- Tapa blanda: 752 páginas
- Editor: Vintage Classics; Edición: New Ed (29 de julio de 1996)
- Idioma: Inglés
- ISBN-10: 0749386428
- ISBN-13: 978-0749386429
- Valoración media de los clientes: 2 opiniones de clientes
- Clasificación en los más vendidos de Amazon: nº63.595 en Libros en idiomas extranjeros (Ver el Top 100 en Libros en idiomas extranjeros)
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The Magic Mountain (Inglés) Tapa blanda – 29 jul 1996
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Descripción del producto
"Magnificent... a beautiful, feverish account of obsessive love" (Jonathan Coe Guardian)
"Featuring lengthy debates between humanist freemasons and Jews-turned-Catholics, a long love-scene written entirely in French and a brilliant hallucinatory journey down the snowy slopes, it merits multiple readings. A novel for a lifetime not just a rainy afternoon" (Guardian)
"A monumental writer" (Sunday Telegraph)
"The greatest German novelist of the 20th century" (Spectator)
"Mann is Germany's outstanding modern classic, a decadent representative of the tradition of Goethe and Schiller. With his famous irony, he was up there with Schopenhauer, Nietzsche and Freud, holding together the modern world with a love of art and imagination to compensate for the emptiness left by social and religious collapse." (Independent)
Reseña del editor
Hans Castorp is 'a perfectly ordinary, if engaging young man' when he goes to visit his cousin in an exclusive sanatorium in the Swiss Alps.What should have been a three week trip turns into a seven year stay. Hans falls in love and becomes intoxicated with the ideas he hears at the clinic - ideas which will strain and crack apart in a world on the verge of the First World War.Ver Descripción del producto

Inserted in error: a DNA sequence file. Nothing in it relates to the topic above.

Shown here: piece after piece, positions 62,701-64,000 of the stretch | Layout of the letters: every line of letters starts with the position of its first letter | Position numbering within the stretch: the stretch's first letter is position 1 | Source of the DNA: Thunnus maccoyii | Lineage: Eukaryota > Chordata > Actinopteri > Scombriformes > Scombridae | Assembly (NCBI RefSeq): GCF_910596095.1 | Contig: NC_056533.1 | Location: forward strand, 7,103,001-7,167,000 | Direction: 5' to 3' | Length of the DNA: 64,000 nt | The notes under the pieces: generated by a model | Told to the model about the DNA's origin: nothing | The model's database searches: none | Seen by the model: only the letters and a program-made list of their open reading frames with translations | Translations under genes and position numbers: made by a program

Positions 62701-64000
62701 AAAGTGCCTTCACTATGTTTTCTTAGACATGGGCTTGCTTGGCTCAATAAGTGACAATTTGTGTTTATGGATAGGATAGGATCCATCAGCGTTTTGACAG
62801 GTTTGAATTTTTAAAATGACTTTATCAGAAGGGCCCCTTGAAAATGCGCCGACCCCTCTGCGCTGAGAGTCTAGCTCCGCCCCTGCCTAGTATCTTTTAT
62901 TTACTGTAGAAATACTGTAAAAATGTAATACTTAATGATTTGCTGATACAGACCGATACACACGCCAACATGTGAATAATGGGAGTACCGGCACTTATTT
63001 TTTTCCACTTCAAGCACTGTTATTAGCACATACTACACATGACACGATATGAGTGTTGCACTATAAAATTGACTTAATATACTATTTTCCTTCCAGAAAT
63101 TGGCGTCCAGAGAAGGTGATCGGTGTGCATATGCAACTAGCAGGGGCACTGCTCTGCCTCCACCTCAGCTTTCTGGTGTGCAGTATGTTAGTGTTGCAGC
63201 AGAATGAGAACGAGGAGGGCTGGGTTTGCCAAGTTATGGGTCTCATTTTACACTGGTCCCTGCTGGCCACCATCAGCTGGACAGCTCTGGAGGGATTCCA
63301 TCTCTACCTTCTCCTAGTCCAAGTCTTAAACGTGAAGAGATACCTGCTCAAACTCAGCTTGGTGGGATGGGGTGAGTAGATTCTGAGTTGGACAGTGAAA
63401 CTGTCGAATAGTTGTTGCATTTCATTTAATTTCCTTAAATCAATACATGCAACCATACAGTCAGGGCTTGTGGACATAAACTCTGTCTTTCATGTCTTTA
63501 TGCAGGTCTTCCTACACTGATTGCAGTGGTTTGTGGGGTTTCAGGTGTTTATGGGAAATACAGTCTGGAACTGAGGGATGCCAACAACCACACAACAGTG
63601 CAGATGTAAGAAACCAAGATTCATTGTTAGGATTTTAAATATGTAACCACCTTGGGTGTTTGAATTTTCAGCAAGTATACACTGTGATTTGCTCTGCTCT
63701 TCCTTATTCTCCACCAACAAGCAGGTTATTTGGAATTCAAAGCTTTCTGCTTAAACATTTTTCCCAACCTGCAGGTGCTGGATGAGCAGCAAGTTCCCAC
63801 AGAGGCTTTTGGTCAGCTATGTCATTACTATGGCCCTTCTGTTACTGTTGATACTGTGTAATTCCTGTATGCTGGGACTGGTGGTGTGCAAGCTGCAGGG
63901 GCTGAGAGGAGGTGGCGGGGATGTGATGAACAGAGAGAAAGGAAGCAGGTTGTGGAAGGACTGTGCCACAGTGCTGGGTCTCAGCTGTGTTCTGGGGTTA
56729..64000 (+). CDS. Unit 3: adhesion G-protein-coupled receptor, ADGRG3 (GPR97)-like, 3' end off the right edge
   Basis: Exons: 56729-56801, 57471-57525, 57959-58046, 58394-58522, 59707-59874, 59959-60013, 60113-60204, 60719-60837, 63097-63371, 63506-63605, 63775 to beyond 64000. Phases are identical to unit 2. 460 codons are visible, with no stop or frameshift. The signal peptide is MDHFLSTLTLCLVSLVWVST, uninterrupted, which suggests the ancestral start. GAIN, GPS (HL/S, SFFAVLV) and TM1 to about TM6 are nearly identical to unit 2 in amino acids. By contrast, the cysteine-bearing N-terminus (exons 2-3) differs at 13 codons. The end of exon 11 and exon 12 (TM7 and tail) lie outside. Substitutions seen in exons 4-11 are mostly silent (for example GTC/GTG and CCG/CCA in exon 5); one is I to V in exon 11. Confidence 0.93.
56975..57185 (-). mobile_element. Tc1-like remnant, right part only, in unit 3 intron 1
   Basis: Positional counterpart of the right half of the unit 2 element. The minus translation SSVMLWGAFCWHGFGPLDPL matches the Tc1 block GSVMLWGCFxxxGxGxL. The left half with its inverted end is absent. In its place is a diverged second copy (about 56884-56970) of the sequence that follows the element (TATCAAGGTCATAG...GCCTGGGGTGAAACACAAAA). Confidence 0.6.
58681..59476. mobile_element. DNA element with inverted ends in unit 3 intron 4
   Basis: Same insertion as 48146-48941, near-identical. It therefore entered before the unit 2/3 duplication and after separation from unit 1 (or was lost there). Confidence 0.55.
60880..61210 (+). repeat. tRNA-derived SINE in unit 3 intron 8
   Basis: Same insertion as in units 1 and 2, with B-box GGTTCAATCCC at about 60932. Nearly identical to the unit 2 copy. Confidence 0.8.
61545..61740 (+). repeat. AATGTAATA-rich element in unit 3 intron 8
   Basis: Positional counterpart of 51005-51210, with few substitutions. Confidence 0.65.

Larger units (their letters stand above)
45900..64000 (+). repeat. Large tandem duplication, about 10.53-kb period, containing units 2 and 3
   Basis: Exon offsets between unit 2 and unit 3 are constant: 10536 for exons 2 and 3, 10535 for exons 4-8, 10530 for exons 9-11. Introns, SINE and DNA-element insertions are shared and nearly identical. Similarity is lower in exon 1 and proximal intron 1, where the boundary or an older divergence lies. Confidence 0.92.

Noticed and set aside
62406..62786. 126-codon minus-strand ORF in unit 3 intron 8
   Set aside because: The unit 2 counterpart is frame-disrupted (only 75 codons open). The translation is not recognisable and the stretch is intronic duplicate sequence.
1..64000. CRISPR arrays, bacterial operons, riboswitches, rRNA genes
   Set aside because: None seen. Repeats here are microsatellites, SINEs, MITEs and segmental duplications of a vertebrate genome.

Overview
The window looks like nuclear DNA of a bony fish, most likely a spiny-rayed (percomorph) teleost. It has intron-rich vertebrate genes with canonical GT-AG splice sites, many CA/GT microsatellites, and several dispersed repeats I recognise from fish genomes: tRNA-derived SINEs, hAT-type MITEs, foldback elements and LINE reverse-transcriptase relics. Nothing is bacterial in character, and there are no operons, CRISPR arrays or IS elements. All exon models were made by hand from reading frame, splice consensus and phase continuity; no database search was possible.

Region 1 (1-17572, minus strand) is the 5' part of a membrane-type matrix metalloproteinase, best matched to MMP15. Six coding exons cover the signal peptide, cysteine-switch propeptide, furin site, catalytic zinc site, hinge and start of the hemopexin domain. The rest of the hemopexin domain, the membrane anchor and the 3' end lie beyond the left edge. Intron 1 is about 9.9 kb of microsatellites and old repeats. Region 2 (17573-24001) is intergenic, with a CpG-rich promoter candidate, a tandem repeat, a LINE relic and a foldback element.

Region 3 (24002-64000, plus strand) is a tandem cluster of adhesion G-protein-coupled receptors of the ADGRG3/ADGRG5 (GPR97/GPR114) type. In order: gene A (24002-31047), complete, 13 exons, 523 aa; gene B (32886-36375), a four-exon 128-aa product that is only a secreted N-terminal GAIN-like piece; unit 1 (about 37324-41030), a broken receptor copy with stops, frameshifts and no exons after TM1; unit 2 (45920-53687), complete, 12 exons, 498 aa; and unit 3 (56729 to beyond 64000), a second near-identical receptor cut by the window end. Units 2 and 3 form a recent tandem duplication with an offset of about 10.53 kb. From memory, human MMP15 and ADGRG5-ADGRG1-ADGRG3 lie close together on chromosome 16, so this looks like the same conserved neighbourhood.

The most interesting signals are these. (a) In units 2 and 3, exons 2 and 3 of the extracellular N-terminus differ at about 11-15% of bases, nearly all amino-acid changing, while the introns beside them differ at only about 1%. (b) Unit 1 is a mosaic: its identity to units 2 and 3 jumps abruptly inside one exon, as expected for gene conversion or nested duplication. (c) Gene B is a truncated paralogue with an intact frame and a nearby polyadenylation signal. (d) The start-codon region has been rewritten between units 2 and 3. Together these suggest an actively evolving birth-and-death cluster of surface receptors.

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The Magic Mountain is also very much of its era. It was exactly luxurious institutions like the Berghof, along with those big hotel-spas in which the rich lived as they moved indolently over the face of Europe, that became impossible after WW I. But as the Settembrini-Naphta debates make very clear, the pleasures of unearned wealth and of relative peace are more passionate than Enlightenment values can address. Given the luxury, the lassitude and the license granted by tuberculosis and its promise of an early death, sexual, aesthetic and even mystical concerns become prominent. Mann gives us a great wallow in the Dionysian and doesn't, I think, endorse the life lit by reason unequivocally, although he's more skeptical about attaching value to a moribund leisure class. Which is only to say that I'm finding The Magic Mountain unexpectedly relevant for thinking about the One Per Cent and the rest of us on the flatlands.
Thomas Mann's classic is among the top five to ten of my list of favorite novels, one, like Gravity's Rainbow or Mickelsson's Ghosts, that I will reread every few years or so. As with any "classic" novel, it works on numerous levels, is grand in scope, philosophical in depth, populated with memorable characters. It is a novel that makes you think. It teaches.